So much of the activity can be done away from a screen altogether of course, especially if the home learning is dominantly asynchronous. Here is some support for outdoor learning back at school - where the habits of online communication developed during home learning will be invlauable. And here is a suite of daily, simple, home based learning activities for youngsters to do, most outside (also here in Google's Spanish) well away from the hardware of computers, printers and screens.

thinking beyond "lessons"

Because online learning offers so many more possibilities, inevitably it goes very quickly beyond online lessons (or online lectures) for many of the equity and engagement reasons mentioned above. Often of course it bypasses that altogether. The great thing about social media is that many great and tested ideas get circulated between teachers, children and parents. That can also be frustrating - if you see online about another school's exciting online assembly guests, you wonder when you can have that too! See also Be Very Afraid on our links page for examples of ideas.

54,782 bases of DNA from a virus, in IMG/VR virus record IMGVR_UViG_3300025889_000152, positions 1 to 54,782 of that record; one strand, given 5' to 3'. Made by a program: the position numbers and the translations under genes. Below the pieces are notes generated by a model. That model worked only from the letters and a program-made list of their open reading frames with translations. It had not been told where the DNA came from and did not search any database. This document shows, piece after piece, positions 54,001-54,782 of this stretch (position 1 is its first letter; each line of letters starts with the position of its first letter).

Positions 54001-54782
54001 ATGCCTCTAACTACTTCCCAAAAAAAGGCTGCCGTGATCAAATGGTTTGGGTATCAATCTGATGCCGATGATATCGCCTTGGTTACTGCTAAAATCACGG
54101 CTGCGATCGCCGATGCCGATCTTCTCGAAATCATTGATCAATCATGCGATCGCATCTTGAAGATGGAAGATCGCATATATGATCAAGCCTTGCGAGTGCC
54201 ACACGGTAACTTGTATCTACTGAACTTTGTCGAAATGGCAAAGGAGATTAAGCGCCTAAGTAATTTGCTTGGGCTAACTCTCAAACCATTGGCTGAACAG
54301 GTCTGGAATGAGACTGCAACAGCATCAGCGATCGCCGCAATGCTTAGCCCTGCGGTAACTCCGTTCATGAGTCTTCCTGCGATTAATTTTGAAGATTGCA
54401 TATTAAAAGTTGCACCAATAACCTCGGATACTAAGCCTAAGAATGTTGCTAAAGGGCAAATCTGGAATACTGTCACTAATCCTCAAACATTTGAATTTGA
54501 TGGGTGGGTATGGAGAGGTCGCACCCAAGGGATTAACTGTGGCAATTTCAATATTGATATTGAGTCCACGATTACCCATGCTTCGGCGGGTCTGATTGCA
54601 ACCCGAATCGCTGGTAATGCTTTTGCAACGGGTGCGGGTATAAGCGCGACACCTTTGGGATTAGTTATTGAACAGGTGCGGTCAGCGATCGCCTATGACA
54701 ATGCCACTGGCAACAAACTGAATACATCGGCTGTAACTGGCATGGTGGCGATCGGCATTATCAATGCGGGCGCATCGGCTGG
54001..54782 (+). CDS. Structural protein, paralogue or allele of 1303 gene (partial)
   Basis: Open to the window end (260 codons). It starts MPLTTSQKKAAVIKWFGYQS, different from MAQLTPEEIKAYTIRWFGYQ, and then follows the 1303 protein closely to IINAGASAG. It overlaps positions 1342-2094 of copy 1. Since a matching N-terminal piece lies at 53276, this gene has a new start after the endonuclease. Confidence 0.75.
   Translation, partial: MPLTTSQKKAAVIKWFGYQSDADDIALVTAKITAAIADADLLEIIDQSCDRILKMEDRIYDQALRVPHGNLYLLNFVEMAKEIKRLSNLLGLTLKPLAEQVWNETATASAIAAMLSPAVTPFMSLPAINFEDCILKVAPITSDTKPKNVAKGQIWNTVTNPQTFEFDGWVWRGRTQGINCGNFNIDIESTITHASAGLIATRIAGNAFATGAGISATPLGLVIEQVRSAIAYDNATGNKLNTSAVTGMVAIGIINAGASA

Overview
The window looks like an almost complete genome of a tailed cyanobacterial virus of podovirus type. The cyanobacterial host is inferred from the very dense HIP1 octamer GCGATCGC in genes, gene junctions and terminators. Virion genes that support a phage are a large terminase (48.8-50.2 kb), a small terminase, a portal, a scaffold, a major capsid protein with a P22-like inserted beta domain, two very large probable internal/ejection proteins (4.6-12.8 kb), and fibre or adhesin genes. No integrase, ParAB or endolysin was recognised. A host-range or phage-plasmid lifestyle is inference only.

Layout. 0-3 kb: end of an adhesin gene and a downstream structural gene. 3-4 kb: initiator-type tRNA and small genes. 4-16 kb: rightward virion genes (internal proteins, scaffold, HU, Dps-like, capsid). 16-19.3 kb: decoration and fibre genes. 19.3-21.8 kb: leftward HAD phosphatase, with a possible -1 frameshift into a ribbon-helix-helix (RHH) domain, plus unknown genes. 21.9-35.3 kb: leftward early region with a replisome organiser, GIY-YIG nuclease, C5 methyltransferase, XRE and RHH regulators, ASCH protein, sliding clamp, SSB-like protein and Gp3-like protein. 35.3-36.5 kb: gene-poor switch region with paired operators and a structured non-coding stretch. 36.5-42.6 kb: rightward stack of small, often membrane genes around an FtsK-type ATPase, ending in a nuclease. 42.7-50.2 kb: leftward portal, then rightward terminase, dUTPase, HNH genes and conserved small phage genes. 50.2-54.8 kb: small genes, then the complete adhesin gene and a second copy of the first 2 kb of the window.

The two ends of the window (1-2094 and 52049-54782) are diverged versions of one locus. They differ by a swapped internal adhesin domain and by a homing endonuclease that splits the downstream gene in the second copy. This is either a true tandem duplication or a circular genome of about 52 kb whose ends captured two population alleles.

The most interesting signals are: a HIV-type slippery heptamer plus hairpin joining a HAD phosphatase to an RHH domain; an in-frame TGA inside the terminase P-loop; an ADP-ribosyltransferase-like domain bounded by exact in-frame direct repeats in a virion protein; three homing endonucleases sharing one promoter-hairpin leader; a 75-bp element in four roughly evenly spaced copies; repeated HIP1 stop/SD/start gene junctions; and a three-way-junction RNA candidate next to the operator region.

professional development

Professional development is changed online. There is, quite simply, no substitute for modelling what you are learning. If you are discussing different protocols for Zoom conversations (it's a bit like a Harkness table really) then the only way to really do it, is in a Zoom conversation. It is sometimes said that: 3 people talking is a conversation, 2 talking is a dialogue, 1 talking is a monologue and 1 talking with nobody listening is professional development (!!). Often the traditional "talking head" conference input ("Stand and Deliver!") moved online is immeasurably better because there can be a back channel for comments and plenty of time for Q&A. It is also typically easier to include the learners too. In a world where asynchronous is often better that real-time it can then be then be even better because the "input" and other stimulus material can be some pre-assembled, and then a Q&A fielded over a week, as and when delegates watch the input and formulate questions.

Contributors to this page: Professor Stephen Heppell, Lys Johnson, Carole Chapman, Juliette Heppell, Pete Bradshaw, Alison Gee, Geraint Laing, Ian Tindal, Shirley Pickford, Tom Smith, Sam Deane, Jonathan Furness, Tom Stacey, more to add here...

some past project details | optimal home learning spaces (and in Spanish) |

this page last updated by Professor Stephen Heppell: 05/04/2020 18:48